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Pivotal changes necessary for the new year

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  • OPINIONState Journal EditorialsMore>>

  • Can we be realistic on roads?

    Can we be realistic on roads?

    Friday, July 18 2014 7:00 AM EDT2014-07-18 11:00:54 GMT
    Building and maintaining roads should not be a political issue. In fact, it should be pretty straightforward. Potholes need filled, drainage ditches need cleaned, the highways need striped — while it might be painstaking and expensive, the overall concept is pretty simple.
    Building and maintaining roads should not be a political issue. In fact, it should be pretty straightforward. Potholes need filled, drainage ditches need cleaned, the highways need striped — while it might be painstaking and expensive, the overall concept is pretty simple.
  • Looking the other way perpetuates criminal politics

    Looking the other way perpetuates criminal politics

    Friday, July 11 2014 10:46 AM EDT2014-07-11 14:46:55 GMT
    Former Mingo County Prosecutor Michael Sparks has been sentenced to 12 months in prison for his role in a political scheme that has dominated headlines for nearly a year and shined a bright light on one part of the state’s tangled web of public corruption.
    Former Mingo County Prosecutor Michael Sparks has been sentenced to 12 months in prison for his role in a political scheme that has dominated headlines for nearly a year and shined a bright light on one part of the state’s tangled web of public corruption.
  • Energy generation economy will require evolution

    Energy generation economy will require evolution

    Friday, June 27 2014 9:38 AM EDT2014-06-27 13:38:18 GMT
    The U.S. Supreme Court on Monday handed down an interesting decision in terms of what the Environmental Protection Agency can and cannot do in terms of reducing emissions at power plants and factories.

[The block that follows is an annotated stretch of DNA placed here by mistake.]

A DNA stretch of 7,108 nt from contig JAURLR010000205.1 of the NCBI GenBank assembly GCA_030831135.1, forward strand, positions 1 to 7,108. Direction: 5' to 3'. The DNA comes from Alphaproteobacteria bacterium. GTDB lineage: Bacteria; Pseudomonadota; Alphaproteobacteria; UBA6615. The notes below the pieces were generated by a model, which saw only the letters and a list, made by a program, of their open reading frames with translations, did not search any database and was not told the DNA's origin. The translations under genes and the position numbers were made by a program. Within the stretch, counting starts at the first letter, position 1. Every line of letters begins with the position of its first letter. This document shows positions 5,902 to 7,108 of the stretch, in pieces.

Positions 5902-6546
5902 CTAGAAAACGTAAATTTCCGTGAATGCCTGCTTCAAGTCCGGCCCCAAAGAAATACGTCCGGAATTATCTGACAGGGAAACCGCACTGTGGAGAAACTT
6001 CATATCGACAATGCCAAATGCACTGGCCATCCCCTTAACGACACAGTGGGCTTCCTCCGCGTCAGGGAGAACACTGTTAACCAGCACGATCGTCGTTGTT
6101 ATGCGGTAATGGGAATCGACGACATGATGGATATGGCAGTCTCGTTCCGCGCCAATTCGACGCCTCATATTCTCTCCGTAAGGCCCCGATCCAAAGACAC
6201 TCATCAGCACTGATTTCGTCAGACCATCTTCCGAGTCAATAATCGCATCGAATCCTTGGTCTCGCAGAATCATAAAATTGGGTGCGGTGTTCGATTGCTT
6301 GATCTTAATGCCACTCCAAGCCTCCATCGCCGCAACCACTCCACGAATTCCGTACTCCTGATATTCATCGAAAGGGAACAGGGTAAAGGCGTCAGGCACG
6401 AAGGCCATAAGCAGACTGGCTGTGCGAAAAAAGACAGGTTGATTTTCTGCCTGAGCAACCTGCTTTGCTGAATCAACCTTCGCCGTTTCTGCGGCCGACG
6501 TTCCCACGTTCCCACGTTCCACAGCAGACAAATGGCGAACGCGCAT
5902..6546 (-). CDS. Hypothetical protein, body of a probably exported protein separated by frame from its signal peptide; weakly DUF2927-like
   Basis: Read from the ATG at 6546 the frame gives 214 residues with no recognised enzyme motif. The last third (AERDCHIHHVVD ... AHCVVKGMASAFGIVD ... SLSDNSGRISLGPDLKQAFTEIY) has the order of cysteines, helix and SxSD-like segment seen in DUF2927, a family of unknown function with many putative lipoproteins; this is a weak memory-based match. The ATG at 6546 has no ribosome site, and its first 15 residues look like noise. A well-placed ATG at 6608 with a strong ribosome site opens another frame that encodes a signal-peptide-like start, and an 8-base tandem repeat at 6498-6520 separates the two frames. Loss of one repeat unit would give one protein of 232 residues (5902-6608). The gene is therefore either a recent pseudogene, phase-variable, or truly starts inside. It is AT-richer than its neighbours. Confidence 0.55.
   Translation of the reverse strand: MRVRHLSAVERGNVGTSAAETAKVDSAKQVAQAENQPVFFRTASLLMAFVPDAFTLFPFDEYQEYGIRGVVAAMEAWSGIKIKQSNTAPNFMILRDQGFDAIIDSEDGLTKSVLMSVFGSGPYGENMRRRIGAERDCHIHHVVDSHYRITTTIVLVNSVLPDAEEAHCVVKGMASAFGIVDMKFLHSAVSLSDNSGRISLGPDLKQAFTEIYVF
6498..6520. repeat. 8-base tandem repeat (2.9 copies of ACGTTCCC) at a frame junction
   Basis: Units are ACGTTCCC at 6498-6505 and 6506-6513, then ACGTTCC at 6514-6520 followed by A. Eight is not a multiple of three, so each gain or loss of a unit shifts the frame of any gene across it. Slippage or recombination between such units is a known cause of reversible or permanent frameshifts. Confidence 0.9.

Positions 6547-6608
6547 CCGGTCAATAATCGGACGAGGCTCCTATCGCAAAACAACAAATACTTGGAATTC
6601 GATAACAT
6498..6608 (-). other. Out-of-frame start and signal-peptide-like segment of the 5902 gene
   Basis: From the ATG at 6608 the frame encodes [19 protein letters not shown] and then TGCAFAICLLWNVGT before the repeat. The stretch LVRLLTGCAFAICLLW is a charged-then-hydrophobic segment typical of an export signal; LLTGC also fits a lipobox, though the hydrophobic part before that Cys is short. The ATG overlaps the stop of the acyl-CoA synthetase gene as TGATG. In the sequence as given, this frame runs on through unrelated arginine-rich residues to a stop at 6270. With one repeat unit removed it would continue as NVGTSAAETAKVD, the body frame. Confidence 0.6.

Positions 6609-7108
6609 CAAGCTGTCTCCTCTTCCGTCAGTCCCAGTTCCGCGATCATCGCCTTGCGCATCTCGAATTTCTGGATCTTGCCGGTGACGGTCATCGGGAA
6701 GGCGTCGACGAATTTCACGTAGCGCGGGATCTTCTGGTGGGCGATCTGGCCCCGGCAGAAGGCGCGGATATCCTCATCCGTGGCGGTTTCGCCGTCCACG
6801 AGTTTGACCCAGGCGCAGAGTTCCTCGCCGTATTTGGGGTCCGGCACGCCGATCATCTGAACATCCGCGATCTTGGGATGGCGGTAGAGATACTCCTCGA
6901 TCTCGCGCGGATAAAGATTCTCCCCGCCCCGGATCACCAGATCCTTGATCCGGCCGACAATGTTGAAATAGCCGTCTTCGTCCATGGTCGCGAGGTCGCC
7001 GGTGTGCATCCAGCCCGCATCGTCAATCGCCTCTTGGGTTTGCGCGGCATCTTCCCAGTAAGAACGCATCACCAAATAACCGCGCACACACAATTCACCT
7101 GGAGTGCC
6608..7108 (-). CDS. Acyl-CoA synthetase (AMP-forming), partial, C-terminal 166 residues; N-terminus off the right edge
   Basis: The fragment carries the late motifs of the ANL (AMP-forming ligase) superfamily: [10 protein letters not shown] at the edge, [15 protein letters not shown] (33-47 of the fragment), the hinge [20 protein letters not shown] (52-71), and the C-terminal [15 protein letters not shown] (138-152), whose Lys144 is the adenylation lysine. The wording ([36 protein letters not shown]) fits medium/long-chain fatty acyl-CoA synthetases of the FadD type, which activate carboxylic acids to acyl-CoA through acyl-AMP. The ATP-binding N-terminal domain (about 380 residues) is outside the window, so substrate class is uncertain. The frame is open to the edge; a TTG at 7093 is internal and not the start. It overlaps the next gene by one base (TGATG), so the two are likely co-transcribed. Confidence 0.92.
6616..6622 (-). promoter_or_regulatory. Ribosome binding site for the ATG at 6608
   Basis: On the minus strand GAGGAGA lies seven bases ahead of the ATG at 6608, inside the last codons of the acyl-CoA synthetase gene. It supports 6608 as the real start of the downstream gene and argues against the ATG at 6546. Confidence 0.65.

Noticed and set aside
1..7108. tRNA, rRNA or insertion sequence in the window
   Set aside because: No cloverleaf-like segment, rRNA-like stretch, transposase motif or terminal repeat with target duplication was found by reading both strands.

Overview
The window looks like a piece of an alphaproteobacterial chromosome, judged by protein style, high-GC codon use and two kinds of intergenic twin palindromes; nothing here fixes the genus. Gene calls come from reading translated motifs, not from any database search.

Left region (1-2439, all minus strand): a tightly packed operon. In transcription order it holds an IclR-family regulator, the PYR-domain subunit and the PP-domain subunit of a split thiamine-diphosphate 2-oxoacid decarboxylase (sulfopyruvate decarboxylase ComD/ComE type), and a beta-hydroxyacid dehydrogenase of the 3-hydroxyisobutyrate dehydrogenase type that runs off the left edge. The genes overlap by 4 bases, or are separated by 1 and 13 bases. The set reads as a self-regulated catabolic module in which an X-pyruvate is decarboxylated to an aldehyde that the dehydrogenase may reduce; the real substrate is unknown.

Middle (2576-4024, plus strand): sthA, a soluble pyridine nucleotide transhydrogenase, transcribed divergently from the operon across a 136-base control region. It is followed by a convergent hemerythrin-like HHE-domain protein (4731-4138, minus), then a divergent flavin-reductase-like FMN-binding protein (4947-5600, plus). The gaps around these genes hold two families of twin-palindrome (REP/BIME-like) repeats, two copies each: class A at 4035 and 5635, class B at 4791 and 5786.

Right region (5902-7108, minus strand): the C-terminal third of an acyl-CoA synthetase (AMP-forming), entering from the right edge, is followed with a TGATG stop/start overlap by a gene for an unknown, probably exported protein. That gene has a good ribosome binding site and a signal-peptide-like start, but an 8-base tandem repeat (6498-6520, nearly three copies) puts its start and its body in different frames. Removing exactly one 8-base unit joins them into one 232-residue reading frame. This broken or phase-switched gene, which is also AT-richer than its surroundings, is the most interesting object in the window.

The U.S. Supreme Court on Monday handed down an interesting decision in terms of what the Environmental Protection Agency can and cannot do in terms of reducing emissions at power plants and factories.

The new year, 2014, is here. It's an election year, so it's unlikely we can expect too much from our elected leaders in Charleston over the coming months. 

That's unfortunate, because a cold, hard reality is going to be front and center this year and we're going to need some dedicated leadership to keep the state on solid financial footing. Reality of another kind may be setting in this year as well. For the first time in a very long time, this state might finally have a viable two-party system. Republicans have been asserting themselves and it's clear a once-devoted Democratic voting base is comfortable exploring new ideas.

Who can blame them? On a national level, the Democratic Party has been hijacked by the extreme left. Costly new entitlement programs, the Environmental Protection Agency's continual assault on the mining industry and the overall disconnect between Washington and West Virginia have left many with the feeling the Mountain State has been marginalized. Here at home, so many voters are losing patience with the majority party at the statehouse — a group that far too often puts the special interests above good governance and is not doing much to spur an economy that fails to produce sustained prosperity.

Some have described this pivot away from the Democratic Party in more substantial terms. Just this week, Chris Hansen, campaign manager for the U.S. Senate campaign of Rep. Shelley Moore Capito, R-W.Va., told the New York Times that the upcoming political shift is like "a dam ready to break." We hope he's correct. Whatever side of the aisle you identify with, nothing motivates elected officials quite like the thought of competition.

For far too long, elected office has been seen as a birthright. The state has a pitiful history of political graft and corruption. Sadly, as we have seen in Mingo County, new chapters are being added to this book. Dismissive of the voters and the privilege that accompanies public trust, those who abuse their office clearly never felt much need to move the state forward. Hopefully, that is changing. Hopefully, we're on the cusp of a new day where those fortunate to receive our vote understand their obligations. This state does not need more of the same. we need new fresh ideas and elected officials at every level who look past the spoils of their post and see a West Virginia fighting to join the rest of the country. Quite simply, we need men and women who put our state first.